Academic journal article Financial Management

Capital Structure and Ownership Distribution of Tender Offer Targets: An Empirical Study

Academic journal article Financial Management

Capital Structure and Ownership Distribution of Tender Offer Targets: An Empirical Study

Article excerpt

The purpose of this study is to examine empirically the predictions of theoretical models on the role of leverage and equity ownership in takeover decisions and outcomes. Our focus is on the extent to which these factors are not only related to the ultimate outcome of a tender offer (i.e., either successful or unsuccessful) but also the extent to which the offer is contested (i.e., either opposed or unopposed). In a related study, Sridharan and Reinganum (1995) examine the relationship between leverage and ownership structure and the decision to pursue control through either a tender offer or a proxy contest. Their results indicate that tender offer targets are less leveraged than those involved in proxy contests. They also show that management ownership is higher in firms that are targets of a proxy contest than in targets of tender offers.

Theoretical models of management's capital structure decision in response to tender offers have been developed by Harris and Raviv (1988), Israel (1991, 1992), and Stulz (1988). While these models imply a negative relationship between leverage and the probability of a tender offer and the probability of the tender offer's success, the models are developed from distinctly different perspectives. Israel considers the role of capital structure in allocating the target firm's cash flows among the parties in the tender offer process. The focus of the Harris and Raviv and the Stulz models is on the ability of leverage to alter the firm's ownership structure and, consequently, management's ability to control the tender offer's outcome. Testable hypotheses implied by these models include the following:

1) Tender offer targets increase leverage during takeover periods.

2) Targets of unsuccessful tender offers will issue more debt than will targets of successful tender offers.

3) The distribution of equity ownership between management and outside shareholders is different among firms that are successful, firms that are unsuccessful, and firms that do not oppose a tender offer.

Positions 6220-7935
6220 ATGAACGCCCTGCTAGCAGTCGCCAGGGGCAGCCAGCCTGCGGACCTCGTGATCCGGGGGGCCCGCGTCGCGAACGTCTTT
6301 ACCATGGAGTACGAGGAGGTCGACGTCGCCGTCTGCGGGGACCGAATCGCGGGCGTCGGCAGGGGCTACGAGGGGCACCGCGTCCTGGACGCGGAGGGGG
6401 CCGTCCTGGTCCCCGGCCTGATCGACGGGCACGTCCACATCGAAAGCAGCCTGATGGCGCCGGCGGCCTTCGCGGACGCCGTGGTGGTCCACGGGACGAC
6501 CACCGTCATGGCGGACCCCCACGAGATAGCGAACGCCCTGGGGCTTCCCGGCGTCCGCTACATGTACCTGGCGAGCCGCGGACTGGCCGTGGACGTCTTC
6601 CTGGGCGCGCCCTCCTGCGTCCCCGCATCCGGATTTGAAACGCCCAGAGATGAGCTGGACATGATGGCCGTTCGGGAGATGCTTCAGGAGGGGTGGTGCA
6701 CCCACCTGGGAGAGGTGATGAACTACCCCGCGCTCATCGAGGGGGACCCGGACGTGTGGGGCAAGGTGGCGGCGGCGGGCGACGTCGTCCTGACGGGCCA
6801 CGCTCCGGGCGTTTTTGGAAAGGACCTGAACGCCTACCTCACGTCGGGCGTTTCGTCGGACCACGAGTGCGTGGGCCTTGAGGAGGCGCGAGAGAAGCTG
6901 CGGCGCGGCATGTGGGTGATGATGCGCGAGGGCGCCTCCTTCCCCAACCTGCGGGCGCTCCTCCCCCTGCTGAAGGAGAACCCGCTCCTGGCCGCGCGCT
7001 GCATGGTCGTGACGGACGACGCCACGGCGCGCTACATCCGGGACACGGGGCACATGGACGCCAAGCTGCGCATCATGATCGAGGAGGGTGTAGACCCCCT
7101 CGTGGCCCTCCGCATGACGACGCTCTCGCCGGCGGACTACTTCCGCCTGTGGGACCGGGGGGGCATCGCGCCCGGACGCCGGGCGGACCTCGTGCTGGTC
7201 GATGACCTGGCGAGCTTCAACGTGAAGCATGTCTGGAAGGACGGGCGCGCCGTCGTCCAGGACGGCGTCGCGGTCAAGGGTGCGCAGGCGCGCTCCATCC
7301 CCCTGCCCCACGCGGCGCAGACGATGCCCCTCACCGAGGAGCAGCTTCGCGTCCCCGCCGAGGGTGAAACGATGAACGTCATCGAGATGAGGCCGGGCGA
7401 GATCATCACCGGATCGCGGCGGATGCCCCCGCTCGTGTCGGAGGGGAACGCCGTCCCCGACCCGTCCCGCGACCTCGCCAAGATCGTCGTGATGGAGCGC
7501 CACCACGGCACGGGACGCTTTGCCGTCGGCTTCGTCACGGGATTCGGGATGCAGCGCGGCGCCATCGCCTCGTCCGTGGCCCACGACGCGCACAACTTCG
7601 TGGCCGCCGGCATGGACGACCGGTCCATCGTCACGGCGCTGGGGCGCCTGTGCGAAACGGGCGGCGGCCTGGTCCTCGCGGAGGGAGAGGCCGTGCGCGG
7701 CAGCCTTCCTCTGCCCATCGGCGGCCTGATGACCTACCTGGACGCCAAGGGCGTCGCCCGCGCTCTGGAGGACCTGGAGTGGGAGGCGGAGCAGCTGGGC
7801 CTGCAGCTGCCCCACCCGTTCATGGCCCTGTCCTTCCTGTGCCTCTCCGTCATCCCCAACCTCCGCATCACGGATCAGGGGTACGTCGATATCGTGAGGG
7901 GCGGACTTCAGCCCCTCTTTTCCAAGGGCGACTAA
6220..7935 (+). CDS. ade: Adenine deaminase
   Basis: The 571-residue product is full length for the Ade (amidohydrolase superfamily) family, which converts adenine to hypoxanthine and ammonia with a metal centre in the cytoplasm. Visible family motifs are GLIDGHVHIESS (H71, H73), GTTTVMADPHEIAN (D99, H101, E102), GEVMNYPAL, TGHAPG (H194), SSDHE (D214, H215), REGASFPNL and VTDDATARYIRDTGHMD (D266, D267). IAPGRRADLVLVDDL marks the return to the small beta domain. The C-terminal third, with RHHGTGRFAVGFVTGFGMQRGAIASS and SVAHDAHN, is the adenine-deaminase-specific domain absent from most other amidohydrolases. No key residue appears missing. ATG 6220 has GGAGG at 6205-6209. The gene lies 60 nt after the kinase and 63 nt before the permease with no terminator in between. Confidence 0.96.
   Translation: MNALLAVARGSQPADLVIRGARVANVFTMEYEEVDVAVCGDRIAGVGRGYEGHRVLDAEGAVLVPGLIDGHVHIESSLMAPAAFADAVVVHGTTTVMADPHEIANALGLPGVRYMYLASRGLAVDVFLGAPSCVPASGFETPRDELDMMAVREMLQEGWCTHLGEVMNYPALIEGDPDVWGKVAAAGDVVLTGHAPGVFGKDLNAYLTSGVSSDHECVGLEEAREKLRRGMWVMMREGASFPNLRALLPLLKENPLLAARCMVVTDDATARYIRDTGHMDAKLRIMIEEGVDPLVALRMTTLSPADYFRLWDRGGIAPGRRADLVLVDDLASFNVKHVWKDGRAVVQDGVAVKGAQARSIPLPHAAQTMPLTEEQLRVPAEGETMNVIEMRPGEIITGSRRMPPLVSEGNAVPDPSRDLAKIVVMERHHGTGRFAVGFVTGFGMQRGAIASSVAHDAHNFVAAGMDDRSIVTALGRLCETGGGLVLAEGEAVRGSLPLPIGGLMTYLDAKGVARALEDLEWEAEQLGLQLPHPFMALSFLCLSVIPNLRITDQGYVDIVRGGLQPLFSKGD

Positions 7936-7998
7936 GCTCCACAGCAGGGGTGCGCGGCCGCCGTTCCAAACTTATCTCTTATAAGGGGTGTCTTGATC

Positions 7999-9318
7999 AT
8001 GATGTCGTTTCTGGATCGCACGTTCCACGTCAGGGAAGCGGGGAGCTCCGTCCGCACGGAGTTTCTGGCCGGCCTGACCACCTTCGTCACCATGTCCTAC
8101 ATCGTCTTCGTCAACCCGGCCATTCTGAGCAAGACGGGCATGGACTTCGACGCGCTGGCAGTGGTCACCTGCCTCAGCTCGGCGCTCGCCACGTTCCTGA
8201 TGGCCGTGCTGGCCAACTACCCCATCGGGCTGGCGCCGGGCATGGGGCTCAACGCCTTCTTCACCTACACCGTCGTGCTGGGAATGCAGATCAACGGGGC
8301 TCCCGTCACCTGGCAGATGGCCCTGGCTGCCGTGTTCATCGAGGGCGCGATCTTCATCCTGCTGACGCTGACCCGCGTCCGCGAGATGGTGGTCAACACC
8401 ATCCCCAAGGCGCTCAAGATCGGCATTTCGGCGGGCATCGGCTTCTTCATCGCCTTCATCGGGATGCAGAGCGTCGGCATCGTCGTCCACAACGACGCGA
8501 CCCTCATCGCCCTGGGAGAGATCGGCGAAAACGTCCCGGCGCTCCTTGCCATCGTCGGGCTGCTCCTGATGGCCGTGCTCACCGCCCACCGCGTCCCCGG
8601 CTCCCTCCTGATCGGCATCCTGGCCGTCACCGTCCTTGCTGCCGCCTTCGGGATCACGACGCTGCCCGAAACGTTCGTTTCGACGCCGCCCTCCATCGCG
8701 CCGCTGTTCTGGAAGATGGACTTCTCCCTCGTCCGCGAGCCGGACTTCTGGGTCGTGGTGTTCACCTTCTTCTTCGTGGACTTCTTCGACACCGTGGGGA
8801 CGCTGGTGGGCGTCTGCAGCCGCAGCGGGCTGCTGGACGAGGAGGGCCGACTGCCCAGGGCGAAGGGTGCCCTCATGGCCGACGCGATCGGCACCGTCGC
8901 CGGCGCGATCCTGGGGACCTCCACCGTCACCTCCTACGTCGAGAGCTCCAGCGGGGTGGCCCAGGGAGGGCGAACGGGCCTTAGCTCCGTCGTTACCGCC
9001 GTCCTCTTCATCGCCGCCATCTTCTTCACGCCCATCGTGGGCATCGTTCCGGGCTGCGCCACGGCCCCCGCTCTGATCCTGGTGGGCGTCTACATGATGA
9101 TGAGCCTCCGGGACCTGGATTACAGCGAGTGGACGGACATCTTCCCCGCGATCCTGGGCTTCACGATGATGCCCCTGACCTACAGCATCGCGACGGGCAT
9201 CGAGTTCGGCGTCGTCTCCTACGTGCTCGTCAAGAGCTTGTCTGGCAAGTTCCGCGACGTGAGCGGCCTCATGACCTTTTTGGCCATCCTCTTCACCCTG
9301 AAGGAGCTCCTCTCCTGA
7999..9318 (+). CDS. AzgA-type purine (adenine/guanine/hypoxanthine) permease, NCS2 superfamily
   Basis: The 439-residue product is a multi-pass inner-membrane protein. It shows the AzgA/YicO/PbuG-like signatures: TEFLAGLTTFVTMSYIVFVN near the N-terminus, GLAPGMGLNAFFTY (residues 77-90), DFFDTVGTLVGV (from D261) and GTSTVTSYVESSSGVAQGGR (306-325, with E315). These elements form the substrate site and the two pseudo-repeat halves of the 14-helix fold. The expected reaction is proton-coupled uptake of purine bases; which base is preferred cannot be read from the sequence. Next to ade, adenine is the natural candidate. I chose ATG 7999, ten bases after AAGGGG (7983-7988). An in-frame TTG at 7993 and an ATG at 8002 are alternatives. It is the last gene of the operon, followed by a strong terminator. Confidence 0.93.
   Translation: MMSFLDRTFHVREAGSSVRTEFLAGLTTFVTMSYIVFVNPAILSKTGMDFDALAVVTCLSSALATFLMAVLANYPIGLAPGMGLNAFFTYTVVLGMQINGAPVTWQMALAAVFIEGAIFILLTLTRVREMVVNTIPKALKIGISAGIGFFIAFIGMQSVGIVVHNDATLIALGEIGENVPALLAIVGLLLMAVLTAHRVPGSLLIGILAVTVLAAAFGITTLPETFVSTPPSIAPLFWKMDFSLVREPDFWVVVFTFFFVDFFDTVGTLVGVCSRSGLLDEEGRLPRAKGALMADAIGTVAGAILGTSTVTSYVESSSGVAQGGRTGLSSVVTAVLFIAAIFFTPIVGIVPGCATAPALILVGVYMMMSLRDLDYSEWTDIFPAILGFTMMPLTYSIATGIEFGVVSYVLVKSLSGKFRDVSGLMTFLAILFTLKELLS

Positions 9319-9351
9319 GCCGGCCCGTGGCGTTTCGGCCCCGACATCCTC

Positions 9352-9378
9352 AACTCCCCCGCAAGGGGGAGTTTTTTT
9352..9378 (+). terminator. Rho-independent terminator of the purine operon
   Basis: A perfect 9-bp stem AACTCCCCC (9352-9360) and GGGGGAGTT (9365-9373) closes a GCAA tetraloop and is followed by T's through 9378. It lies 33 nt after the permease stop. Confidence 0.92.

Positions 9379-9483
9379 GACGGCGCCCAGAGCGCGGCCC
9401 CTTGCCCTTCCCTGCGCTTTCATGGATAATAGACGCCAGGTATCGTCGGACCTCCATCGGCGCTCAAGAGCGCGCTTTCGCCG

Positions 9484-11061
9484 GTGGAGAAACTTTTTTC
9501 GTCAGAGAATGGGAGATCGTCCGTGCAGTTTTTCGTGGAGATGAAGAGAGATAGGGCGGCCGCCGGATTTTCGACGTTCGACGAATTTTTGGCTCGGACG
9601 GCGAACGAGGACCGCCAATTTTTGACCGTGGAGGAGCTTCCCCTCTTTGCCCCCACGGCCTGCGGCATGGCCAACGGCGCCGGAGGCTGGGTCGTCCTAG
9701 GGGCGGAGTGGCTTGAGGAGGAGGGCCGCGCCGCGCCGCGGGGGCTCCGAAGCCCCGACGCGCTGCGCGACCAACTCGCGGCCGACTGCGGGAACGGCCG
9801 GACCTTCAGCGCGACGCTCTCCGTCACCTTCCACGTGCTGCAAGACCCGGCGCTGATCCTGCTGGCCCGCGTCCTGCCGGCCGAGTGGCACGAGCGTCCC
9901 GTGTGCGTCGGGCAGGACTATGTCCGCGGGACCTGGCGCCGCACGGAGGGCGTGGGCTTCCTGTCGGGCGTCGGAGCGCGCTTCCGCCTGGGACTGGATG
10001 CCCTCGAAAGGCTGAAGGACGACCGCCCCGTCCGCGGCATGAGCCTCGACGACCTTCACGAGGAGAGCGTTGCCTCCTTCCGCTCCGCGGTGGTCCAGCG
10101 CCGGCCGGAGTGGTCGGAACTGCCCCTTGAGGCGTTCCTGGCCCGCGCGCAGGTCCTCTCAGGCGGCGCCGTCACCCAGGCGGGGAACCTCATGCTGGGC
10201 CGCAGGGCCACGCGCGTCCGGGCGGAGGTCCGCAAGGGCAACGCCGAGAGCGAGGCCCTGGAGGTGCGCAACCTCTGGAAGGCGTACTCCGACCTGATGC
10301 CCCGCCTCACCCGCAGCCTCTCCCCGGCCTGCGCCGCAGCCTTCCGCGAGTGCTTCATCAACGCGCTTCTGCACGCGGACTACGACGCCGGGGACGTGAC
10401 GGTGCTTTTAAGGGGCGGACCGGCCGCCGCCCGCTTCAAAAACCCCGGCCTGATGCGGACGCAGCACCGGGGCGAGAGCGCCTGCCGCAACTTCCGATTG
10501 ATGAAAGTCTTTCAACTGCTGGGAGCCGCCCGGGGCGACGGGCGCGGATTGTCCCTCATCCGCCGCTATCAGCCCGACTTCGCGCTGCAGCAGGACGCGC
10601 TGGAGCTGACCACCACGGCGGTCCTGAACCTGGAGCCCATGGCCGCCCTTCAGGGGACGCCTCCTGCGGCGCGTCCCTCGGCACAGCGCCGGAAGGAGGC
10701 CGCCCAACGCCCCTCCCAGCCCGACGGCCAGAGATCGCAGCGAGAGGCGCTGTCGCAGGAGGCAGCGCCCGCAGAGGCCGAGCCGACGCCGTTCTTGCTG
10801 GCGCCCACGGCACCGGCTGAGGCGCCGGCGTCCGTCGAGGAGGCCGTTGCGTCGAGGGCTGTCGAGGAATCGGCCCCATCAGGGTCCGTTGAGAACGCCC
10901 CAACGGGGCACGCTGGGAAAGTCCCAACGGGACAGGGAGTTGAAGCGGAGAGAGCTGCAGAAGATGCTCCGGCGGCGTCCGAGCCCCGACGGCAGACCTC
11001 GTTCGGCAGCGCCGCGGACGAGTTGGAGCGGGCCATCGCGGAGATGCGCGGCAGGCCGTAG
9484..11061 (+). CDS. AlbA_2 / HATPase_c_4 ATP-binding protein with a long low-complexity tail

Management that is interested in affecting the outcome of tender offer contests, to benefit either themselves or shareholders, has many options at its disposal. Theoretical models predict that capital structure is an important option. An empirical investigation of these models is important to the understanding of not only the outcomes of control contests but also management's motivation to add debt to the firm's capital structure. The capital structure decision remains a puzzle to researchers; an empirical study showing that capital structure and its changes seem to be related to tender offer opposition and outcomes may provide some insight into this important decision.(1)

Based on several univariate tests, our findings tend to support the models' prediction that capital structure and ownership structure are related to the results of tender offers. Using a multiple logistic regression analysis to examine the joint effects of changes in capital structure and ownership structure, we show that only changes in capital structure are statistically related to both the opposition and outcome of the tender offer.

The paper is organized as follows. Section I provides a brief review of some of the related literature. Our data are described in section II. Our results are discussed in sections III and IV. Section V presents a summary.

I. Review of Related Studies

There is a vast, rich literature dealing with both the capital structure decision and the role of debt in the market for corporate control.(2) The purpose of this section is to review only that portion of the literature that is related to our study. We briefly discuss theoretical models and review several empirical studies of the role of capital structure decisions in the tender offer process.

A. Theoretical Models

Harris and Raviv (1988) and Stulz (1988) develop models of the decision by the target firm's management to increase leverage as a way to affect the tender offer's outcome. …

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